The IMED Graduate programme has provided me with additional development and networking opportunities, such as attending GAP Summit 2017 in Washington DC - an external global intergenerational leadership conference. This was a fantastic opportunity to meet future bio-leaders from around the world and to learn from world leaders from the biotech and pharmaceutical industry.
AstraZeneca has a vibrant early talent network called AZInspire. The network exists to connect early career professionals across the business and provide learning opportunities such as Symposiums, Journal Club and ‘Lunch & Learn Sessions’ with senior leaders. Through AZinspire, my network has been broadened in learning from individuals from different professional backgrounds and connecting with other graduates.
I would highly recommend the IMED Graduate Scientist programme to individuals who are passionate about science, developing medicines for patients and possess an open-mind set to learning.
My name is Cortni and I’m currently in my second eight-month placement of the Innovative Medicines and Early Development (IMED) Graduate Program. Before the program, I studied biological engineering at the Massachusetts Institute of Technology where I got my Bachelor of Science degree.
I came out of my undergraduate studies with a strong academic laboratory background. However, I had yet to experience any of the work being done in industry. What attracted me to the Graduate Program was the flexibility it allowed for exploring different areas of research within the company. I wasn’t sure what I wanted to pursue after graduation so this seemed like the perfect opportunity to explore my options.
During my first placement, I worked in the Oncology department focusing on assay development for studying DNA damage repair pathways. It was a neat project that really allowed me to think creatively on a problem. For my second placement, I stayed in the Oncology department to work on lung cancer therapies. During both placements I have been responsible for doing both laboratory work such as cell viability assays, western blots, and qPCR and presenting my data at department meetings, group meetings, and journal clubs.
In addition I have completed one of the three development modules of the program. The development modules focus on the softer skills needed to succeed in industry. The first module was focused on what it means to be a great scientist and how to work with people who are different from you. The workshops were valuable and I’m glad I had the opportunity to participate.
Overall, I’d say that my expectations of the program have been met. I’ve learned a lot about industry and met a lot of great people. I’ve grown my network and I’ve had time to think about my next steps. I look forward to my last year in the program!
Frequently asked questions
About the programme
Opportunities for development
The roles within the programme
About our selection process
About the programme
About the programme
How will the programme work?
You would join AZ on a two year fixed term contact and will complete three placements of eight months each across different parts of Innovative Medicines and Early Development. We want to focus on ensuring that you obtain breadth of experience at this stage and will provide as much exposure to as many different parts of Innovative Medicines and Early Development as possible.
Placements cover all the different areas of Innovative Medicines and Early Development and if you are a Chemist for example you might find that you have one placement in Global DMPK, followed by Medicinal Chemistry and Computational Chemistry.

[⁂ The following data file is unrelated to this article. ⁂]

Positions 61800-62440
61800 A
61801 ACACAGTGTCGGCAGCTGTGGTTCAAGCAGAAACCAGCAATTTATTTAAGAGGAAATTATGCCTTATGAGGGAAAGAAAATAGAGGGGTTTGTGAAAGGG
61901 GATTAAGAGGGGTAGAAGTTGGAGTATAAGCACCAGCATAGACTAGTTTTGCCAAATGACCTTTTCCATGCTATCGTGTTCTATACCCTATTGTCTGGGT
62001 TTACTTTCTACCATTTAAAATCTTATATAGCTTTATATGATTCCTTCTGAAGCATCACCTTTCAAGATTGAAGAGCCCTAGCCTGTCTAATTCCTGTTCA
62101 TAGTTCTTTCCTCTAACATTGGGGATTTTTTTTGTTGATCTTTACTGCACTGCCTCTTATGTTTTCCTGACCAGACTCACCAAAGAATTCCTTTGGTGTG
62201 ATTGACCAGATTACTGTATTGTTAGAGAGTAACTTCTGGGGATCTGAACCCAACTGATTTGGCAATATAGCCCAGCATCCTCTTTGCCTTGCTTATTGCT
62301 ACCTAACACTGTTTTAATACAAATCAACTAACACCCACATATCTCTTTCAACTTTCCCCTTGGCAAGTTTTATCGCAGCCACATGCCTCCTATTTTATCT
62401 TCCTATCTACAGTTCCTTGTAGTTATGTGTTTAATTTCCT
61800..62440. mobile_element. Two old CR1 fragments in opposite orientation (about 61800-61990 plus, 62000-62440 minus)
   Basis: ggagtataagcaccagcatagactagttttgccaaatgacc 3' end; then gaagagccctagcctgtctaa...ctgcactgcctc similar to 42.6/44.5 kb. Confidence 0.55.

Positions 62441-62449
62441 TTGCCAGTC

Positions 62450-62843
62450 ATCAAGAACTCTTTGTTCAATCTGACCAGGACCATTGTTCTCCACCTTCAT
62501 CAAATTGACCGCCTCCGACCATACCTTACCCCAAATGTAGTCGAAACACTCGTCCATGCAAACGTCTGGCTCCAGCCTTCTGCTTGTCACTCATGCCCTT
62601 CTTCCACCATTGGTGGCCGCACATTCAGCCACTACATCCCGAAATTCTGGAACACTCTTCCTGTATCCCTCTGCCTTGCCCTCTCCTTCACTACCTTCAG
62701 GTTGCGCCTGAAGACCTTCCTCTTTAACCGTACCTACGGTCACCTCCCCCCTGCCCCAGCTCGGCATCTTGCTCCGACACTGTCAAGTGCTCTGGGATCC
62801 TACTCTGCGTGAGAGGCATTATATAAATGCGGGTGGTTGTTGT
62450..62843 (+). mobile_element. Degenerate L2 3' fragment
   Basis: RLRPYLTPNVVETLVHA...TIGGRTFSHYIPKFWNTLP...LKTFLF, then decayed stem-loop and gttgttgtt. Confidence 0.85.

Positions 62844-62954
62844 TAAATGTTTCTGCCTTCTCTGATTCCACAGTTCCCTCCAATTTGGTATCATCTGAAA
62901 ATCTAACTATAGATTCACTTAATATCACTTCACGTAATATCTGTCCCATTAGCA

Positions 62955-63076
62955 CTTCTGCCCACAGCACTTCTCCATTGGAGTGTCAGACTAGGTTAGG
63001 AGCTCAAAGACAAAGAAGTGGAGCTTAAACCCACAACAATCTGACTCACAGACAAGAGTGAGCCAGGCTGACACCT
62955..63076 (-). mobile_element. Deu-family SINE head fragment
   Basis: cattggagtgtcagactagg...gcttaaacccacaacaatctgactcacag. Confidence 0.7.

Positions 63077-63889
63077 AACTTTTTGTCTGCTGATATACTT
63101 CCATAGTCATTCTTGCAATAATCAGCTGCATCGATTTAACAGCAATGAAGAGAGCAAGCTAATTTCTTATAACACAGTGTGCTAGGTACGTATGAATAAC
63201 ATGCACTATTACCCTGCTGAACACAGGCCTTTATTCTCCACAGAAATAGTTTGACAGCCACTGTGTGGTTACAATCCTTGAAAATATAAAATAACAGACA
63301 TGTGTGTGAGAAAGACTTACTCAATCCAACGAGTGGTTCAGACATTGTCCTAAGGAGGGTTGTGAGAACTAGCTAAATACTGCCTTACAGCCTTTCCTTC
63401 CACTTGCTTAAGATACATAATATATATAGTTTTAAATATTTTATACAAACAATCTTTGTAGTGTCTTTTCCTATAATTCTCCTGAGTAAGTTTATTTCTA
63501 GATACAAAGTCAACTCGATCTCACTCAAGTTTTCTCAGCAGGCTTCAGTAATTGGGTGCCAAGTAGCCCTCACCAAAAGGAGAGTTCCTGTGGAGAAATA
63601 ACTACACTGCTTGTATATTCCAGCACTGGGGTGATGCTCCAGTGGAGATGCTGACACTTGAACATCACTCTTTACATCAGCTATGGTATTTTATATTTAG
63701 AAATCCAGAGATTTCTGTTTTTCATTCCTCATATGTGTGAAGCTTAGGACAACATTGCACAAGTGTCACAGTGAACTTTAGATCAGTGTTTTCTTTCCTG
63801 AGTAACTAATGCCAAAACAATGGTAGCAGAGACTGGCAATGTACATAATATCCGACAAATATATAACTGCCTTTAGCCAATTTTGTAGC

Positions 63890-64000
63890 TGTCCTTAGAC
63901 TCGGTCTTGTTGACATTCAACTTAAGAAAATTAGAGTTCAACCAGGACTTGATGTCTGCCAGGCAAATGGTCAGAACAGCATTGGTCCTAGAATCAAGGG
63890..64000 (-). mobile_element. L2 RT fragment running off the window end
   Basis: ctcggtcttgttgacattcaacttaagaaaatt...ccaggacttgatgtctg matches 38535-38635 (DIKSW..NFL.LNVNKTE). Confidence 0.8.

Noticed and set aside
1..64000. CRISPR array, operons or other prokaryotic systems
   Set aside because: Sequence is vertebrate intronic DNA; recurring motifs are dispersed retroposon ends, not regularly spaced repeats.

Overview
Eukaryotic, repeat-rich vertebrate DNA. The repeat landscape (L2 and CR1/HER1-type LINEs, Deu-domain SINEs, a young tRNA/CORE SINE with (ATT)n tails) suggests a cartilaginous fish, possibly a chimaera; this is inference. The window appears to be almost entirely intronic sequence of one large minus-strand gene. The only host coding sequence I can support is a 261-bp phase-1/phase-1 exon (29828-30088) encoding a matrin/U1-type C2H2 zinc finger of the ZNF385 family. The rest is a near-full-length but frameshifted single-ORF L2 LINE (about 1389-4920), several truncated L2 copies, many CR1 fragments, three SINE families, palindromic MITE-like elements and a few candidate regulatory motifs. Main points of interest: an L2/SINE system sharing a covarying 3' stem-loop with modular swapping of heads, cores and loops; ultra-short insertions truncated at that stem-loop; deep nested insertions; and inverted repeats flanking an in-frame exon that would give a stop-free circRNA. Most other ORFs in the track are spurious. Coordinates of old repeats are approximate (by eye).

There are many different placements available so our graduates follow many different pathways. Our Bio scientists for example might find themselves in placements in Translational Science, Personalized Healthcare and Biomarkers and Drug Safety and Metabolism or Bioscience.
Will I have a choice of where my placement would be?
You would have regular discussions with your mentor, line managers and programme managers in order to establish your development needs and aspirations. All graduates on the programme are encouraged to reach out to potential placement line managers to discuss the placement and the science conducted within it.
All graduates then submit their preferences in terms of where they would like to be based and this is taken into account when we allocate individuals to placements. We do not plan all 3 placements in advance as we feel it is important to allow our graduates to find out more about our business and their interests and development needs before deciding where they would like to be placed.
Graduates on the programme have the opportunity to express preferences of where they would like to be placed on their first rotation prior to joining us. All of our graduates have been happy with their placements and the options open to them as we have a wide range of placements available so we really do have something for everyone what ever your scientific interests.
What kind of work will I be doing?
All of our graduates are fully immersed within our teams in the organisation and take on real roles and responsibilities from day one. Our graduates in Innovative Medicines and Early Development are working on a wide range of scientific advances in drug discovery from initial target selection through to the end of Phase 2 trials so whatever your passion and interest there will be an opportunity to work on important areas of drug discovery.
You never know - you could be working on the next scientific breakthrough.Some of the areas that our graduates are currently working in include: Translational Science, Personalised Health Care and Biomarkers, Computational Chemistry, Drug Safety & Metabolism, Global DMPK, Structure and Biophysics and Early Clinical Development across the range of our therapy areas.
Some of our graduates have even had the opportuity to get involved in a scientific publication or presenting their work to a scientific conference, although this is not guaranteed as part of the programme.
How will my performance be managed?